I'm not gonna go on and on about the greatness of Sigur Rós, because, frankly, I remain unconvinced. Sure, they're making some beautfiully challenging music, but that doesn't mean I have to like it. They're critics darlings, but I'm not quite convinced that they are the Norse gods descended to our mortal musical realm.
I'm also not quite sure about this soundtrack, either. I've never heard of Hilmar Örn Hilmarsson, but from what I've read, he's an accomplished composer. And, to be honest, I can see why. The tracks on this album are, in a word, stunning. Orchestrated, cinematic, and bleak, they help to paint a picture of what the movie must be like--either bleak or heavenly, take your pick. These pieces do have a certain sense of heavenly quality to them, but not in a good way; I don't know why, but I keep thinking that these are the sounds of the destruction of life, and, at times, remind me of the score of Schindler's List, though without the happy endings. Nothing more to say about them other than if you want a slice of heaven, you won't find it here, but you will get the feeling that you've just left the earth and are about to find out what the afterlife is all about.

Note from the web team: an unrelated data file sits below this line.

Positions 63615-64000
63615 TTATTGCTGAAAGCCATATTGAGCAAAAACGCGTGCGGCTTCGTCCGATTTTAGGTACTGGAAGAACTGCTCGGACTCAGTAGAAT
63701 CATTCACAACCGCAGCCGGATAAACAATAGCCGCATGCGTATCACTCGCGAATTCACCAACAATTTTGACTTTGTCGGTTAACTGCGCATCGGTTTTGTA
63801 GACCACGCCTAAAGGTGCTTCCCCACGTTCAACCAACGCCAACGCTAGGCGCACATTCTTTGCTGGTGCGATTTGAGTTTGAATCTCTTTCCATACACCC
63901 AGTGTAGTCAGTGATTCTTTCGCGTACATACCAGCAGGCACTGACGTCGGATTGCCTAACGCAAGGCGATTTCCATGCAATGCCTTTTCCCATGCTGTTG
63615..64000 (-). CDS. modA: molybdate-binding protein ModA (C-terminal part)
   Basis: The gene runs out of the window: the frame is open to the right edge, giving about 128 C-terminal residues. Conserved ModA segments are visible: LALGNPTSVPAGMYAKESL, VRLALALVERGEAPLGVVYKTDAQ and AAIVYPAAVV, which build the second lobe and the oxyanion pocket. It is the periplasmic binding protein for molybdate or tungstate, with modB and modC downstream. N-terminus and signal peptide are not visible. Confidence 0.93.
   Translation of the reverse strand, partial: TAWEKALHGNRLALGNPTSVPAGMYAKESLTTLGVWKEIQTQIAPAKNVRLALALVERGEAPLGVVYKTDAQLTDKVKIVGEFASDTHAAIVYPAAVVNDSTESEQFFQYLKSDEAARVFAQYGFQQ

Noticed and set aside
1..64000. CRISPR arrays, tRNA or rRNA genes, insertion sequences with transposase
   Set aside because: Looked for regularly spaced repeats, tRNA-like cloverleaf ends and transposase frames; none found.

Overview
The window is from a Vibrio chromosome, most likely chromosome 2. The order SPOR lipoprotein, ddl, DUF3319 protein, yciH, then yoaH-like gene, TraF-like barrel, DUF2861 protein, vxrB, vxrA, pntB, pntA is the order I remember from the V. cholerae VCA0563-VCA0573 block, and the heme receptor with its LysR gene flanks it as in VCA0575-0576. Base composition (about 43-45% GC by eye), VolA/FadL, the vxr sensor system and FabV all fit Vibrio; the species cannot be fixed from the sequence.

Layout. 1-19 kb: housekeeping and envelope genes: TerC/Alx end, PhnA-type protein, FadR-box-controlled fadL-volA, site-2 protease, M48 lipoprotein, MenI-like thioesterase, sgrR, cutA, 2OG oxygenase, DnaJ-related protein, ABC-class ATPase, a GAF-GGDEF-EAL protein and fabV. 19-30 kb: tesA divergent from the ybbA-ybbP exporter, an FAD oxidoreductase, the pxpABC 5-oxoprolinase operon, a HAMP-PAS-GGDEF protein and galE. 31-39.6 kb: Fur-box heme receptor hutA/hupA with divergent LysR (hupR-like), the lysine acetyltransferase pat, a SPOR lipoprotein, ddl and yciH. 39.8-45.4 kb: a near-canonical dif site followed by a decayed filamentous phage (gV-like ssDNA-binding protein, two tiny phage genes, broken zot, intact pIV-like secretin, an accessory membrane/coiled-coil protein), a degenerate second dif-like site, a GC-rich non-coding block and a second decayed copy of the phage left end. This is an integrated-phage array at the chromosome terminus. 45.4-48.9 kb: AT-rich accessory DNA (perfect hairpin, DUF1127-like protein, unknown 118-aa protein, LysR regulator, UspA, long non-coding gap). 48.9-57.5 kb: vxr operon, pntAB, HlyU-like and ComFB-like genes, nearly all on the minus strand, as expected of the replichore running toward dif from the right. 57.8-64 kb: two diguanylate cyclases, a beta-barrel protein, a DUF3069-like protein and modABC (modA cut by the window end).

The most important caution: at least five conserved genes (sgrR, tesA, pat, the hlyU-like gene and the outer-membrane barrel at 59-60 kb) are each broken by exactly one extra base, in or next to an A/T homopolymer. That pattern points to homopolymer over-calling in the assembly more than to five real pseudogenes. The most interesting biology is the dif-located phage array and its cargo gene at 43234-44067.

Sigur Rós have a tough act to follow, but they follow in rather well, and, briefly, it might be noted; their compositions number but two on here, and occupy the last two tracks on the album. I can't say if they are either good or bad, as I've never heard their other work, and I have nothing to compare them to, and I know that one of their selections, "Death Announcements and Funerals" was widely received in Iceland and in Europe. It's based on the radio theme to the local death and funeral annoucements in their homeland. Odd, that.
Though this group remains a mystery to me, partially by choice, Angels Of The Universe is actually a very pretty, yet rather subdued album; the inclusion of Sigur Rós is interesting, though, to be honest, it seems like a bit of a cash-in on their name, as it seems that they did very little of the actual music for the soundtrack. Still, it's not a bad album at all, and can create a very bleak, yet ethereal mood in no time at all. It's one of those rare soundtracks that actually makes you interested in trying to see a film you'll never see.